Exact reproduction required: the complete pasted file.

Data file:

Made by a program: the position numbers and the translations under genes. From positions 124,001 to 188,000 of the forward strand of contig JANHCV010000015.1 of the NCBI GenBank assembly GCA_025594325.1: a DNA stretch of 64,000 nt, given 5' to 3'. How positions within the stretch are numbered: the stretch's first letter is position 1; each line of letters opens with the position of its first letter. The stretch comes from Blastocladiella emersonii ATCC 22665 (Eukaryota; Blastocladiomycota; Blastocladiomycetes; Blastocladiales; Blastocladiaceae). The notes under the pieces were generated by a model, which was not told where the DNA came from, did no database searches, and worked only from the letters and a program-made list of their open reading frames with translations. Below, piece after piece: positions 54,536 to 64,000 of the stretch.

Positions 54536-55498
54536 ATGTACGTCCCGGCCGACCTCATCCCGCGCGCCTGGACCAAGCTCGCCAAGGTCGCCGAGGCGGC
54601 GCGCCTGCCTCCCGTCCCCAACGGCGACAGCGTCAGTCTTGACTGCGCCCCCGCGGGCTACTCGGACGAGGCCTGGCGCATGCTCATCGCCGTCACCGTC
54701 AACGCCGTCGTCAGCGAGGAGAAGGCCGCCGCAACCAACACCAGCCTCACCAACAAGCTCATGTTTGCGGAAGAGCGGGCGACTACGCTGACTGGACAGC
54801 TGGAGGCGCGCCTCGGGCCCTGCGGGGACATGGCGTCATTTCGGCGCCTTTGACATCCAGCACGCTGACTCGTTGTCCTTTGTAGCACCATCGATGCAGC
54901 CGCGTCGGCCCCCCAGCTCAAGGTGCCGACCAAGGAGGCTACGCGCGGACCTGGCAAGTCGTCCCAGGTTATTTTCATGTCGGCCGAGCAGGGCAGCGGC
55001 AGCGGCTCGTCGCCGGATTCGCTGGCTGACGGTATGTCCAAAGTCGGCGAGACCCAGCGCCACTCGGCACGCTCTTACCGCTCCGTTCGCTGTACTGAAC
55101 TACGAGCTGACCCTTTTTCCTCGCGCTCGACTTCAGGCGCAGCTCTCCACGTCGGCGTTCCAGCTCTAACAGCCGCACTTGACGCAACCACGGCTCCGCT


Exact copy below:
Made by a program: the position numbers and the translations under genes. From positions 124,001 to 188,000 of the forward strand of contig JANHCV010000015.1 of the NCBI GenBank assembly GCA_025594325.1: a DNA stretch of 64,000 nt, given 5' to 3'. How positions within the stretch are numbered: the stretch's first letter is position 1; each line of letters opens with the position of its first letter. The stretch comes from Blastocladiella emersonii ATCC 22665 (Eukaryota; Blastocladiomycota; Blastocladiomycetes; Blastocladiales; Blastocladiaceae). The notes under the pieces were generated by a model, which was not told where the DNA came from, did no database searches, and worked only from the letters and a program-made list of their open reading frames with translations. Below, piece after piece: positions 54,536 to 64,000 of the stretch.

Positions 54536-55498
54536 ATGTACGTCCCGGCCGACCTCATCCCGCGCGCCTGGACCAAGCTCGCCAAGGTCGCCGAGGCGGC
54601 GCGCCTGCCTCCCGTCCCCAACGGCGACAGCGTCAGTCTTGACTGCGCCCCCGCGGGCTACTCGGACGAGGCCTGGCGCATGCTCATCGCCGTCACCGTC
54701 AACGCCGTCGTCAGCGAGGAGAAGGCCGCCGCAACCAACACCAGCCTCACCAACAAGCTCATGTTTGCGGAAGAGCGGGCGACTACGCTGACTGGACAGC
54801 TGGAGGCGCGCCTCGGGCCCTGCGGGGACATGGCGTCATTTCGGCGCCTTTGACATCCAGCACGCTGACTCGTTGTCCTTTGTAGCACCATCGATGCAGC
54901 CGCGTCGGCCCCCCAGCTCAAGGTGCCGACCAAGGAGGCTACGCGCGGACCTGGCAAGTCGTCCCAGGTTATTTTCATGTCGGCCGAGCAGGGCAGCGGC
55001 AGCGGCTCGTCGCCGGATTCGCTGGCTGACGGTATGTCCAAAGTCGGCGAGACCCAGCGCCACTCGGCACGCTCTTACCGCTCCGTTCGCTGTACTGAAC
55101 TACGAGCTGACCCTTTTTCCTCGCGCTCGACTTCAGGCGCAGCTCTCCACGTCGGCGTTCCAGCTCTAACAGCCGCACTTGACGCAACCACGGCTCCGCT